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Nancy Pelosi addresses San Jose mass shooting
The recent shooting in San Jose, California, is the latest incident of gun violence in the country. US House Speaker Nancy Pelosi addressed the recent shooting and called for Congress to pass legislation regarding gun reforms.
Pelosi released a statement, extending her condolences to the victims’ families. Pelosi’s comments follow a shooting at a Valley Transportation Authority railyard that left around eight people dead, as well as the shooter. The shooter was identified to be a VTA employee, and authorities believe that he died from a self-inflicted wound.
Officials have yet to determine what type of weapon was used in the incident, as well as the shooter’s motives. Nevertheless, Pelosi called on Congress to pass the gun violence prevention bills and that House Democrats will stop pushing for its passage so it could be signed into law. The bills that Pelosi mentioned, HR 8 and HR 1446, also known as the Bipartisan Background Checks Act of 2021 and the Enhanced Background Checks of 2021, were passed by the House in March and is up for a Senate vote.
“All Americans join the San Jose community in sadness and shock over today’s horrific mass shooting. As a Californian, I am personally devastated,” said Pelosi in the statement. “Our prayers are with the loved ones of the victims, and our gratitude is with the first responders for their heroic actions.”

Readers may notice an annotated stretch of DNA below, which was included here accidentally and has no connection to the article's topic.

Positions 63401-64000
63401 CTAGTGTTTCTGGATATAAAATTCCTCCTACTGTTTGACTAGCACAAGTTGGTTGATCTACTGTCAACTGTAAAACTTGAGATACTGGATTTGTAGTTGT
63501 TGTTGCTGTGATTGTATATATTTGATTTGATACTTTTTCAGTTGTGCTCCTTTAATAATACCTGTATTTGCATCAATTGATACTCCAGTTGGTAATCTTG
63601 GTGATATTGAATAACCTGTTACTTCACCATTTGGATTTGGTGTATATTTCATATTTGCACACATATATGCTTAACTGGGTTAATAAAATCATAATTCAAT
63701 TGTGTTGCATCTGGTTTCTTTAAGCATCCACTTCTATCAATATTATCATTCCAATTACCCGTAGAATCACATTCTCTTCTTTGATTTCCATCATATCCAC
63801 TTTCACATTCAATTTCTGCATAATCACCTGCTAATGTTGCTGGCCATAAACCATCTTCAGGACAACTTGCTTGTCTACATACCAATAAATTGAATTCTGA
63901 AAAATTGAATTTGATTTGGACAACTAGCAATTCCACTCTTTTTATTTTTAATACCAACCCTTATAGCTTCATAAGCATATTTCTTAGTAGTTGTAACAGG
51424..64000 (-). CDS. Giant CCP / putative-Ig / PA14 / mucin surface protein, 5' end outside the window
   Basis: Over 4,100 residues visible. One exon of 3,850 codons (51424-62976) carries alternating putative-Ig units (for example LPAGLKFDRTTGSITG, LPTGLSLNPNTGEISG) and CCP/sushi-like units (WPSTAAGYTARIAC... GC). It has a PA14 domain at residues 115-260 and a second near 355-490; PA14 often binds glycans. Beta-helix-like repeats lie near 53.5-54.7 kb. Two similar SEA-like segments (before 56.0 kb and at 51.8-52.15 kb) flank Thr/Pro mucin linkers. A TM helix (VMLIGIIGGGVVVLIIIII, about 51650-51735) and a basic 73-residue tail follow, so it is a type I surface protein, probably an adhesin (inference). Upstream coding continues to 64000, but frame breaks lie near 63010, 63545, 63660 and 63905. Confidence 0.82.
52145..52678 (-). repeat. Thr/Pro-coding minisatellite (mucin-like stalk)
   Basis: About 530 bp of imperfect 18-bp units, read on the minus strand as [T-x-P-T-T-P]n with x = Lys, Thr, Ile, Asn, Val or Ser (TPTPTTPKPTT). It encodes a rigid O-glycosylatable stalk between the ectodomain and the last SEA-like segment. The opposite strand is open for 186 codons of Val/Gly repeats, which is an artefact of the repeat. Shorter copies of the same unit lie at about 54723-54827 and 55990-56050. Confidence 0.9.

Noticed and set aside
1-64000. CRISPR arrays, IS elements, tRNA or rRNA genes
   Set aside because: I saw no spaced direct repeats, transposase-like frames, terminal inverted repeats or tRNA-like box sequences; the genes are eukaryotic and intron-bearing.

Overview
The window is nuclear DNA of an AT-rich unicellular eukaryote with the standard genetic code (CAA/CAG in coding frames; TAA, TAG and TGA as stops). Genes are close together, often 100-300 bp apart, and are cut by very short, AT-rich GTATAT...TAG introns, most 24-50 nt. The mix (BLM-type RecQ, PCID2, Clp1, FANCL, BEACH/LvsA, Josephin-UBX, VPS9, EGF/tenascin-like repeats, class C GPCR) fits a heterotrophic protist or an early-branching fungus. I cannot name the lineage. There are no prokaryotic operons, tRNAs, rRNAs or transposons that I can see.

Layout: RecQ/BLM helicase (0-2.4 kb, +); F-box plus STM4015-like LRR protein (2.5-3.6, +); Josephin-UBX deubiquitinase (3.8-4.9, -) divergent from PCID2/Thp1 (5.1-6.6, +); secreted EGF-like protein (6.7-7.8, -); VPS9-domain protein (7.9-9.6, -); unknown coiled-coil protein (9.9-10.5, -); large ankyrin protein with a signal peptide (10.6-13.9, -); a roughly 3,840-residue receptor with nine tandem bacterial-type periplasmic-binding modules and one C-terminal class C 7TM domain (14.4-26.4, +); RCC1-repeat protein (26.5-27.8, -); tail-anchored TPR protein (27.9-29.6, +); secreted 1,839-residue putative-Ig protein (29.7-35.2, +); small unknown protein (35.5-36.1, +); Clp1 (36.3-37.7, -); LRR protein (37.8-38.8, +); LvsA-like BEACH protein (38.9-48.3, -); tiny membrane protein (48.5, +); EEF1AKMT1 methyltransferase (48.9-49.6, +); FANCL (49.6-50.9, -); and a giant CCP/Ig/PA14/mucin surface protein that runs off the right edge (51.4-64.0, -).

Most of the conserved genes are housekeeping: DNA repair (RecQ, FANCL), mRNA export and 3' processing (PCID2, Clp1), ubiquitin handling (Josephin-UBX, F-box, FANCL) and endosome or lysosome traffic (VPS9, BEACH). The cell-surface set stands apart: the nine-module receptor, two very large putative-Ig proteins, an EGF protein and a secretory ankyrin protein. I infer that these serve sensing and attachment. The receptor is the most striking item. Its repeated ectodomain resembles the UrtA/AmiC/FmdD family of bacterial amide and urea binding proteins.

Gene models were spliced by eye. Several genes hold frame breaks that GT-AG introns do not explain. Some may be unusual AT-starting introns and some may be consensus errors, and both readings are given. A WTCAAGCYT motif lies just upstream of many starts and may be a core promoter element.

In other news, Pelosi, along with the leaders of the Asian American community in San Francisco, highlighted the passage of the COVID-19 hate crimes act that was signed into law. The bill was introduced by Democratic lawmakers Rep. Grace Meng and Sen. Mazie Hirono following the rise in anti-Asian hate crimes that surfaced during the COVID-19 pandemic. Signed into law by President Joe Biden last week, the bill would make it easier to report hate crimes as well as reporting resources valuable in many languages and provide grants to state and local governments for hate crime reduction programs.
“From the violence against Chinese railroad workers, Filipino farmworkers, the incarceration of Japanese (people) during (World War II), the burning of Chinatowns, the abuse of Vietnamese fishermen, the violence that we saw 120 years ago in the form of women being trafficked from Asia...to today with shootings, stabbings, beatings, and bullying of our young people,” said Dean Ito Taylor, the API legal outreach executive director. “Our community will not be silent.”